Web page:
Your VA entitlement is a one-time benefit in most cases. It is what you need in order to be eligible for a VA loan and is granted to most people that serve our country both during wartime as well as non-war times. The time frame you must serve varies depending on the circumstances of the world at the time. For example, if you serve during wartime, you only need to serve 90 consecutive days in order to be eligible for a VA loan. If you serve during a non-war time, you must serve 181 days in order to be eligible. There are certain extenuating circumstances that allow you to obtain the loan, including being injured during service and being unable to continue; no matter where or when you served, however, one rule stands – you can only use the benefit once, except for the following situations.
VA IRRRL Refinance
The VA IRRRL is the VA Interest Rate Reduction Refinance Loan. This is a loan that allows you to refinance from one VA loan to another strictly to reduce the interest rate on your loan. When you use this program, essentially, you are using your entitlement again rather than using it a second time. The lender that processes your refinance will obtain your original Certificate of Entitlement and use it for the new loan. Because you are not taking out any cash out of the home or moving into a different home, you can use the same entitlement and save yourself some money every month.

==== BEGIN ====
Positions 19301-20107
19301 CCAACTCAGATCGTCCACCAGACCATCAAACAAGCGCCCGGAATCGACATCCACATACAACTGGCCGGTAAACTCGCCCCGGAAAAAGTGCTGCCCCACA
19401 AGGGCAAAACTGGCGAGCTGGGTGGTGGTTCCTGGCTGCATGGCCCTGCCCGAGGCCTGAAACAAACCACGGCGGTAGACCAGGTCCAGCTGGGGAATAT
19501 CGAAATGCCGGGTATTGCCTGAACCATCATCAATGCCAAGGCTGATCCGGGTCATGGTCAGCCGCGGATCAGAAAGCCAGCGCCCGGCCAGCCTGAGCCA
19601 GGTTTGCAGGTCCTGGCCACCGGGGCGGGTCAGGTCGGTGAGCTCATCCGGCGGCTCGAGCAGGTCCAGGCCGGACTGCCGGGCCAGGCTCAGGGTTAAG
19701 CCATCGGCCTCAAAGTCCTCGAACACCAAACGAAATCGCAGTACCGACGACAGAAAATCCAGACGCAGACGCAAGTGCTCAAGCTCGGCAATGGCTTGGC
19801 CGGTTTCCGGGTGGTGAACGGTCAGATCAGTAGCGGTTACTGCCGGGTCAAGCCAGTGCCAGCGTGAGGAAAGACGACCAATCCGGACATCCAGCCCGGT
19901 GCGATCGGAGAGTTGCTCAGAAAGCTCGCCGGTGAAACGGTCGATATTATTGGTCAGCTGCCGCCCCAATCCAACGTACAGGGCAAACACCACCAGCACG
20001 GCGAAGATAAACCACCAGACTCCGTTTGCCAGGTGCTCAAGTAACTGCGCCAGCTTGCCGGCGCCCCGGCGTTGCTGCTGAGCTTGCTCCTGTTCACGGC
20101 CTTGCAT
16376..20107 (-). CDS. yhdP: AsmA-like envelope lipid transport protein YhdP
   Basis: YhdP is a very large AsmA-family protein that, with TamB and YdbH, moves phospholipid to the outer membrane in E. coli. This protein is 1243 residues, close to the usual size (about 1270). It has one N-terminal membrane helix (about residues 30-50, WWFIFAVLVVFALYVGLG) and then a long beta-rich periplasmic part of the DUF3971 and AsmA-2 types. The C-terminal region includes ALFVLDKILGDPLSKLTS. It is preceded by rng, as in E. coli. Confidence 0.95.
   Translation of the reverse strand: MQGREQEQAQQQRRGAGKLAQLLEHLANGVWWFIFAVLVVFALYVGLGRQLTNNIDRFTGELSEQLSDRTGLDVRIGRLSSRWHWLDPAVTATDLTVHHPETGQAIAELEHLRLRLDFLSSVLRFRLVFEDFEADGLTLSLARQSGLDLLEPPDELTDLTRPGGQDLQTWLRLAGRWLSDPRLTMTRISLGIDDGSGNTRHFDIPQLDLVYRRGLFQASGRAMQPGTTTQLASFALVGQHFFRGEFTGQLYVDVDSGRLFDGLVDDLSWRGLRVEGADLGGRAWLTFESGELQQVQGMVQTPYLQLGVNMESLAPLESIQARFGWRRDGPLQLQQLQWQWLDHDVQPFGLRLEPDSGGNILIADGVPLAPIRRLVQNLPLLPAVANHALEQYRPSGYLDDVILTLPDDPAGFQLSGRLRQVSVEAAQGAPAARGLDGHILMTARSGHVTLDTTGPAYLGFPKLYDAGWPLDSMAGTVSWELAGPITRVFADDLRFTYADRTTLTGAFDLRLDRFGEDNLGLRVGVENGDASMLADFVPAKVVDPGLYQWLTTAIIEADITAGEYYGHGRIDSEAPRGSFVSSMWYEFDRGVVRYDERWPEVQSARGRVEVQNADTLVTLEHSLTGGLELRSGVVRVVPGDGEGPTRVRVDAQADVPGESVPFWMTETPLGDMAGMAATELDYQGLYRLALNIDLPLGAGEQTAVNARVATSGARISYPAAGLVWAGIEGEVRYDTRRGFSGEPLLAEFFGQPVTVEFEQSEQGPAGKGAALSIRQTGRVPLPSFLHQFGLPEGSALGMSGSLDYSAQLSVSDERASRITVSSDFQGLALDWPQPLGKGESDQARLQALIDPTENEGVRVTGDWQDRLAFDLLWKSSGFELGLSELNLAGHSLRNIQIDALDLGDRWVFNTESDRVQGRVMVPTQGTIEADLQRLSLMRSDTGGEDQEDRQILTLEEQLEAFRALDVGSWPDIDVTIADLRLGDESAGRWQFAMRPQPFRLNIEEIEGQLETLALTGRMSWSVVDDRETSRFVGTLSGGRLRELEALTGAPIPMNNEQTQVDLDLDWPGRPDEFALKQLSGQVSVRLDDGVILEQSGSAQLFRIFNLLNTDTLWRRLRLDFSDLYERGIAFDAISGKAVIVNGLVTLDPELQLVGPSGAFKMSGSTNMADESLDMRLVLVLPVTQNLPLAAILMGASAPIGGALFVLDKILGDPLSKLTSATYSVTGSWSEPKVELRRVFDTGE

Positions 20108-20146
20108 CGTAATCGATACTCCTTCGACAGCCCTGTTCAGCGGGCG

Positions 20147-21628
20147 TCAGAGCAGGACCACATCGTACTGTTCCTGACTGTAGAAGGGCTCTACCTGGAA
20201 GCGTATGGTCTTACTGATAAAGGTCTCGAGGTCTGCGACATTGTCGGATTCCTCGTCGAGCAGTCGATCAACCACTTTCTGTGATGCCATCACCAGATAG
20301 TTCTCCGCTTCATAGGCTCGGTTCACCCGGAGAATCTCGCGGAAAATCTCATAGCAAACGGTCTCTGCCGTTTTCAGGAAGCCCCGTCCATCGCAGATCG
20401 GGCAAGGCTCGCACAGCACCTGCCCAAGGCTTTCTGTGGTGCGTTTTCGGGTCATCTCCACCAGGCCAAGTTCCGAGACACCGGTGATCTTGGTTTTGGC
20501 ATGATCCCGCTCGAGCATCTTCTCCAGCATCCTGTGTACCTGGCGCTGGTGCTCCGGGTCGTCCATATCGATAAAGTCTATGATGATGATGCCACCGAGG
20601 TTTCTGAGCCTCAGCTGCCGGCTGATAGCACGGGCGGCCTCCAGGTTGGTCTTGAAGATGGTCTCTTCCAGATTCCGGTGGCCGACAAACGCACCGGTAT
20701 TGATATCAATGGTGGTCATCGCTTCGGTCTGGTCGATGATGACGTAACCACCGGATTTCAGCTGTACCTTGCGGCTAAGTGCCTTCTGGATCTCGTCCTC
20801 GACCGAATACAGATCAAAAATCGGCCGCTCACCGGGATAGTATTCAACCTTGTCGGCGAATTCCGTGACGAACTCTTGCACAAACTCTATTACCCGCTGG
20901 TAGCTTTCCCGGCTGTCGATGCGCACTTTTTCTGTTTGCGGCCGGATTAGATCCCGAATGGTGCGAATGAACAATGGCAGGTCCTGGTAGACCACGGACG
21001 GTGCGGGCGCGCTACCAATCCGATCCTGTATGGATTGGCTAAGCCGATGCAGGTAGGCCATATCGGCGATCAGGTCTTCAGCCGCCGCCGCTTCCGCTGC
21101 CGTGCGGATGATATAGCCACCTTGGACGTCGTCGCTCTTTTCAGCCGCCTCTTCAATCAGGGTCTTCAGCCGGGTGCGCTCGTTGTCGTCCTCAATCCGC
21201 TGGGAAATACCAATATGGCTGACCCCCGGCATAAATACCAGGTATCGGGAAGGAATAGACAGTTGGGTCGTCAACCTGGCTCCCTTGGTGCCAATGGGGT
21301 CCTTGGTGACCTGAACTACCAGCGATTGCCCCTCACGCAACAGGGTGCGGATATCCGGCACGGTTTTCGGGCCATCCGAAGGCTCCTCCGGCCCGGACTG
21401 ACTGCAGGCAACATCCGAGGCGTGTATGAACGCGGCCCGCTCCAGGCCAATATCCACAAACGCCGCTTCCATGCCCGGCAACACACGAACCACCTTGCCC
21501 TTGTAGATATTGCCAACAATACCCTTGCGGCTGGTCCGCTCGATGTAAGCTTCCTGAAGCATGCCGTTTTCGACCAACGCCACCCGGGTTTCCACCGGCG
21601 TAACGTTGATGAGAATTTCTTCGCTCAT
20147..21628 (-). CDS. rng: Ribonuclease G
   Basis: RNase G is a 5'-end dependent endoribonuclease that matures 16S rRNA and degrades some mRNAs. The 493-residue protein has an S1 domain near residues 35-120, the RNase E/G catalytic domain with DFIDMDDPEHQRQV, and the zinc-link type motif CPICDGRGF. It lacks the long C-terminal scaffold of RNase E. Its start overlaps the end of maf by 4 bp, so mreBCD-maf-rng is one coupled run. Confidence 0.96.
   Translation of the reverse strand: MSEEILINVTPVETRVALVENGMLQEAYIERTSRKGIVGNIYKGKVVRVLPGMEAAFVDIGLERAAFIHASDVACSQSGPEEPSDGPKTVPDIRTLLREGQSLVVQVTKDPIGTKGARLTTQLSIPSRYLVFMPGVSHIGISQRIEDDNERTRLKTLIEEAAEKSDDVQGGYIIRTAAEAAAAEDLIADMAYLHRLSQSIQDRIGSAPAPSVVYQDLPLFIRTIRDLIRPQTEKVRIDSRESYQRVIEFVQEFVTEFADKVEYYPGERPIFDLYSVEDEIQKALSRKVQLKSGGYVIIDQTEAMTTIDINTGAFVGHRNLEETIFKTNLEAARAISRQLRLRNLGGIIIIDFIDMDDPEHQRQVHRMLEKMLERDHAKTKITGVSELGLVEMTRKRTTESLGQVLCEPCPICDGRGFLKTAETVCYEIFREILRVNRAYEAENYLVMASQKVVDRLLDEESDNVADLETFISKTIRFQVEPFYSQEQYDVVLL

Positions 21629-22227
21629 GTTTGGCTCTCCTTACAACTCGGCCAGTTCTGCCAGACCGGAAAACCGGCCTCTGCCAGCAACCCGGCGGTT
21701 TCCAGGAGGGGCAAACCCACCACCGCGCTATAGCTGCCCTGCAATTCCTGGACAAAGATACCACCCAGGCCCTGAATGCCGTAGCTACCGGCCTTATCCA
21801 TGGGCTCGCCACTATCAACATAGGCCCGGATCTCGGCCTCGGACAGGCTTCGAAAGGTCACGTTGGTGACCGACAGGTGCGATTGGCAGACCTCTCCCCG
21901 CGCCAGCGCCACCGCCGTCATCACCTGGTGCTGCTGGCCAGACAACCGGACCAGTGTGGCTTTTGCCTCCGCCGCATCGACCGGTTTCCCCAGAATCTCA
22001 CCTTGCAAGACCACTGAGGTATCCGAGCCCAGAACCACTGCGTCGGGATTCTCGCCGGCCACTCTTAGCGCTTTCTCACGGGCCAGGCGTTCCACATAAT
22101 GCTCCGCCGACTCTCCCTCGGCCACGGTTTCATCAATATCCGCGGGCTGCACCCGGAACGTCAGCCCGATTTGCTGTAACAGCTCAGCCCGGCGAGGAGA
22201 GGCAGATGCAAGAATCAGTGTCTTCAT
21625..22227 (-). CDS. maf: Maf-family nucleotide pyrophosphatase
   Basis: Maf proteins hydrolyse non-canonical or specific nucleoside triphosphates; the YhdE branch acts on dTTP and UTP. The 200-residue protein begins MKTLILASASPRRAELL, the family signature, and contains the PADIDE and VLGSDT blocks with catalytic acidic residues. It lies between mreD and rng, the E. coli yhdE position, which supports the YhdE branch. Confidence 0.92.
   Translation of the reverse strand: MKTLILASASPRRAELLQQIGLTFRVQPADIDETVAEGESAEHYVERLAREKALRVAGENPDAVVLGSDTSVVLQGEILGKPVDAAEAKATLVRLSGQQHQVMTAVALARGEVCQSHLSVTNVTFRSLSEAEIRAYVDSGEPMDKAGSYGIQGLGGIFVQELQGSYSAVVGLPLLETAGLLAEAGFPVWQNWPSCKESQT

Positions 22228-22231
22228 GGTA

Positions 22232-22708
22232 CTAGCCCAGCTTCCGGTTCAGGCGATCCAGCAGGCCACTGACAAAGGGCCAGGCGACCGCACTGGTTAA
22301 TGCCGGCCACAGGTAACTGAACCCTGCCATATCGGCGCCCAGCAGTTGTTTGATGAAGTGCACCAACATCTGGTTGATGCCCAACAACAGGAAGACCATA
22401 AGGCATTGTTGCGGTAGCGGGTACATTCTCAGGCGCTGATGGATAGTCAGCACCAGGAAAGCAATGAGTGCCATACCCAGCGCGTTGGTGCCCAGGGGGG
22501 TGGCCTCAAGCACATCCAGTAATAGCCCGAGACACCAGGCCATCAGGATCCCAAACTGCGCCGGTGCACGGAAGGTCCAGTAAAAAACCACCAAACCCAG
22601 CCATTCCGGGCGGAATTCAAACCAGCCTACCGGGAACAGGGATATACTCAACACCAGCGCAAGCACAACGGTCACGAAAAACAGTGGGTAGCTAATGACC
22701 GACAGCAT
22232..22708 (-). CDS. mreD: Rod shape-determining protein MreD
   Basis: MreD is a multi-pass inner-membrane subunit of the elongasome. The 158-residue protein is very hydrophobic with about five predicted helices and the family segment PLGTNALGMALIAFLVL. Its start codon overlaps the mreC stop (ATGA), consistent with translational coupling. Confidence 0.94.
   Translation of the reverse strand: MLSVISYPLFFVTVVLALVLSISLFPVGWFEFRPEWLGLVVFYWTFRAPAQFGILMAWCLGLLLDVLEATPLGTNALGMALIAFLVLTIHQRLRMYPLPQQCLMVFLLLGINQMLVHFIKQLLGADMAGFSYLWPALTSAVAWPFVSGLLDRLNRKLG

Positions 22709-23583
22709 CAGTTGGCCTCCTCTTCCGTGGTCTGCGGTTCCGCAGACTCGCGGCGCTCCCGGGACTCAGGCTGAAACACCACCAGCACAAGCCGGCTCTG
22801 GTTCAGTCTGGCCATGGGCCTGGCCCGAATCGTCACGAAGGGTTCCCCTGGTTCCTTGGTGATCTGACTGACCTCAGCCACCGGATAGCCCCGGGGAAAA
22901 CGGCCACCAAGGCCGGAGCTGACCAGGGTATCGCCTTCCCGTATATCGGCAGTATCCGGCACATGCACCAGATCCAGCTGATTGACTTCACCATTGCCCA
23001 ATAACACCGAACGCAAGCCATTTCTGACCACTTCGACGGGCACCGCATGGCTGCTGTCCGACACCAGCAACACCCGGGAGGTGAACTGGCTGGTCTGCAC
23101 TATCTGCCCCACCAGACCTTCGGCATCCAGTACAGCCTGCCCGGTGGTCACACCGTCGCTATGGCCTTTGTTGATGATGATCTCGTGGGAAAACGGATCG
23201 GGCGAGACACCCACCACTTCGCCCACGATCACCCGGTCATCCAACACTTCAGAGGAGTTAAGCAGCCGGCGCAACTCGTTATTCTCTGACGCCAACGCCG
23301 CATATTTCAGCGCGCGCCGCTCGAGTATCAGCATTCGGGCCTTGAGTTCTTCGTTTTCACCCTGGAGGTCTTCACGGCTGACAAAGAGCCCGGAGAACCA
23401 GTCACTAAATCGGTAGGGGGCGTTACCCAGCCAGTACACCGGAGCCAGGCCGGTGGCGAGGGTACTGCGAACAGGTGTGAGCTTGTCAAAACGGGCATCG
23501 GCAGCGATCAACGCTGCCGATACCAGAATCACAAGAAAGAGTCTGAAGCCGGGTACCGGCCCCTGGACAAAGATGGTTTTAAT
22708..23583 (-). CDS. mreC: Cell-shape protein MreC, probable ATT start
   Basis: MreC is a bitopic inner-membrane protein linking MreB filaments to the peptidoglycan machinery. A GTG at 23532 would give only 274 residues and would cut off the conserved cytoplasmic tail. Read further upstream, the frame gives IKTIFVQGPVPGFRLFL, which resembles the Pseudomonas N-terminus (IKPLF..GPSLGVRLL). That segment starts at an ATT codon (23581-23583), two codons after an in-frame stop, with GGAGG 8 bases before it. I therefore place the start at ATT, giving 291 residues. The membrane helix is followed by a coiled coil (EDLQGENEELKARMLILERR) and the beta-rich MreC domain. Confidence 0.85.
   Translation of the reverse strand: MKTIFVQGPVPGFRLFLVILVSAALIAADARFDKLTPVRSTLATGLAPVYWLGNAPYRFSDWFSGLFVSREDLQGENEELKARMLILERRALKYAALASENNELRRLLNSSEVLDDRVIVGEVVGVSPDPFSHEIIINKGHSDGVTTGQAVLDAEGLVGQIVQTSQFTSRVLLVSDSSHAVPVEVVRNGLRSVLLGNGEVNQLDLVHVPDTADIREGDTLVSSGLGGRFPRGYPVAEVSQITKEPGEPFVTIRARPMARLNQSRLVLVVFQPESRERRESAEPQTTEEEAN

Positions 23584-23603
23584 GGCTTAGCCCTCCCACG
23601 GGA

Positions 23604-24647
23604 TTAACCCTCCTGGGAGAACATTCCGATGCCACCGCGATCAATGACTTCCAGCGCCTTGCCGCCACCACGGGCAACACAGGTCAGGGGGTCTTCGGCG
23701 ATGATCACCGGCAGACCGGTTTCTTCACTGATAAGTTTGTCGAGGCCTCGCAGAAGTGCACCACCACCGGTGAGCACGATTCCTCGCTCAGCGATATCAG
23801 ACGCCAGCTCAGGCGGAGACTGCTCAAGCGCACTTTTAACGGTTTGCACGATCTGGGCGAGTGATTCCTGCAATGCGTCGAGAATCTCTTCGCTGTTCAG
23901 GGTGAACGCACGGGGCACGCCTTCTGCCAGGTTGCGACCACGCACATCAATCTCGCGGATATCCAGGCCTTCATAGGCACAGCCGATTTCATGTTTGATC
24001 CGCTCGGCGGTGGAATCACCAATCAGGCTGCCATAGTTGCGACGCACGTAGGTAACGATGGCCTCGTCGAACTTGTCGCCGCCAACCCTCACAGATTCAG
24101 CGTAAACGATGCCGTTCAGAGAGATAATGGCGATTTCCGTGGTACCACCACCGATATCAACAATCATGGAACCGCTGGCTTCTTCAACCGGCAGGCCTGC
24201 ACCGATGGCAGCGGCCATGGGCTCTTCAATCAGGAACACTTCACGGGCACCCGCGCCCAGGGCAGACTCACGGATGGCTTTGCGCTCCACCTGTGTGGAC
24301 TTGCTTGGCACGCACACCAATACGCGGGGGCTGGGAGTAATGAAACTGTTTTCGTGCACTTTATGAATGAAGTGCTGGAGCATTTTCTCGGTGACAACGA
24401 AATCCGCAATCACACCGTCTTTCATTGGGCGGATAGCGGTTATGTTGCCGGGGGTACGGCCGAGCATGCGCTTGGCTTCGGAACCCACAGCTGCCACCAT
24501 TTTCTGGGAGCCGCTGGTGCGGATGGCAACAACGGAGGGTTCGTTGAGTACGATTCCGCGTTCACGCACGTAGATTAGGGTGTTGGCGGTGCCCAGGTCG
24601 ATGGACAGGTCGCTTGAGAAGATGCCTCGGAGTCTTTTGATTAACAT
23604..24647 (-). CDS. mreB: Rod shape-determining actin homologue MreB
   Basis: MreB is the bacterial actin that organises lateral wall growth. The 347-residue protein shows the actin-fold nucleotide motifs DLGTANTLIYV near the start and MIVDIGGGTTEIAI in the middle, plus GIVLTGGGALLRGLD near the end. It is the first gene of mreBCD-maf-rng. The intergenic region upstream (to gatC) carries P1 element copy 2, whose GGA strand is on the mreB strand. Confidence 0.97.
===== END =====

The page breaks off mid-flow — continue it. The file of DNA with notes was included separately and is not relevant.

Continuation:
Sell your Home
If you use your VA entitlement on a home, it is tied up until you sell that home. Once you do sell it and pay off the VA loan, though, your entitlement is restored. This means you are free to use it on a subsequent home. This is obviously different than purchasing a second home while you still own the first home – that is not allowed. The home you have the VA loan on should be owner-occupied in order to obtain VA financing as it is not allowed on second homes or investment homes. The only way to get around the occupancy requirement is if you have to go on active duty and be away from the home. In this instance, your spouse must live in the home in order for the occupancy requirements to be filled.
Assuming the VA Loan
VA loans are among the only loans available for assumption. What this means is that someone can “take over” your loan right where it is at rather than starting a new loan to purchase the home from you. Typically, this means that your entitlement is still being used since the loan was not paid off. If, however, the person that assumes the loan is also a veteran, your entitlement can be released and his entitlement used for the assumption of the loan. Assuming a loan still requires the buyer to undergo the underwriting process in order to qualify for the loan, so the underwriter just goes through the entitlement process all over again as he did for your original loan. This way you are free to use your VA benefits on a new home that you purchase for yourself.
Using your VA entitlement a second or third time is not always easy, but it can be done. The key is making sure you follow all of the VA rules to avoid having your VA rights taken away from you. The biggest thing to be careful about is that you follow the occupancy rules as VA loans were not created to help borrower purchase investment homes or even vacation homes – it is a program strictly for primary residences. As long as the occupancy requirements are met initially, even if your circumstances change down the road, you will remain in good standing with the VA and be able to reuse your entitlement subsequent times.